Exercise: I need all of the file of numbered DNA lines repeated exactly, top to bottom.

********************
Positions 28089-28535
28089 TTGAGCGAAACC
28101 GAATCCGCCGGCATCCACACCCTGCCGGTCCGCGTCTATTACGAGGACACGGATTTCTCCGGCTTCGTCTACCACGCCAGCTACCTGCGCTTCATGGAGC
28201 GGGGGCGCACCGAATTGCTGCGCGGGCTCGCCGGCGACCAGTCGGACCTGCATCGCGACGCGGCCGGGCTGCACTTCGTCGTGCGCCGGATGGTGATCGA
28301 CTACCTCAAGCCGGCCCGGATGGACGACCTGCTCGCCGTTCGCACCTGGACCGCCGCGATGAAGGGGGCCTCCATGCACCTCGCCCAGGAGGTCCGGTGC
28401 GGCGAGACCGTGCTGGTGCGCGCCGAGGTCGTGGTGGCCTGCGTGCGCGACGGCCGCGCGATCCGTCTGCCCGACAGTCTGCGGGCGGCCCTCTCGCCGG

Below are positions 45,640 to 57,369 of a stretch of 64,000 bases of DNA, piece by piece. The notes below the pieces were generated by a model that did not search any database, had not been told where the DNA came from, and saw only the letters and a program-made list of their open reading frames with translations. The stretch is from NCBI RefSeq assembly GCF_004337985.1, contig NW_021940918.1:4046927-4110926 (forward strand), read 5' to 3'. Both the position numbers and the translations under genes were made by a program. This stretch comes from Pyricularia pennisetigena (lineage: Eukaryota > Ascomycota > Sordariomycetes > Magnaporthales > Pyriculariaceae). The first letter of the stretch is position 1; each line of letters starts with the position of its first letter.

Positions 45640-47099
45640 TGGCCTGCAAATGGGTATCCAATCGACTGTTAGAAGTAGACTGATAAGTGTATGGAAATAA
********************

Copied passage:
Positions 28089-28535
28089 TTGAGCGAAACC
28101 GAATCCGCCGGCATCCACACCCTGCCGGTCCGCGTCTATTACGAGGACACGGATTTCTCCGGCTTCGTCTACCACGCCAGCTACCTGCGCTTCATGGAGC
28201 GGGGGCGCACCGAATTGCTGCGCGGGCTCGCCGGCGACCAGTCGGACCTGCATCGCGACGCGGCCGGGCTGCACTTCGTCGTGCGCCGGATGGTGATCGA
28301 CTACCTCAAGCCGGCCCGGATGGACGACCTGCTCGCCGTTCGCACCTGGACCGCCGCGATGAAGGGGGCCTCCATGCACCTCGCCCAGGAGGTCCGGTGC
28401 GGCGAGACCGTGCTGGTGCGCGCCGAGGTCGTGGTGGCCTGCGTGCGCGACGGCCGCGCGATCCGTCTGCCCGACAGTCTGCGGGCGGCCCTCTCGCCGG

Below are positions 45,640 to 57,369 of a stretch of 64,000 bases of DNA, piece by piece. The notes below the pieces were generated by a model that did not search any database, had not been told where the DNA came from, and saw only the letters and a program-made list of their open reading frames with translations. The stretch is from NCBI RefSeq assembly GCF_004337985.1, contig NW_021940918.1:4046927-4110926 (forward strand), read 5' to 3'. Both the position numbers and the translations under genes were made by a program. This stretch comes from Pyricularia pennisetigena (lineage: Eukaryota > Ascomycota > Sordariomycetes > Magnaporthales > Pyriculariaceae). The first letter of the stretch is position 1; each line of letters starts with the position of its first letter.

Positions 45640-47099
45640 TGGCCTGCAAATGGGTATCCAATCGACTGTTAGAAGTAGACTGATAAGTGTATGGAAATAA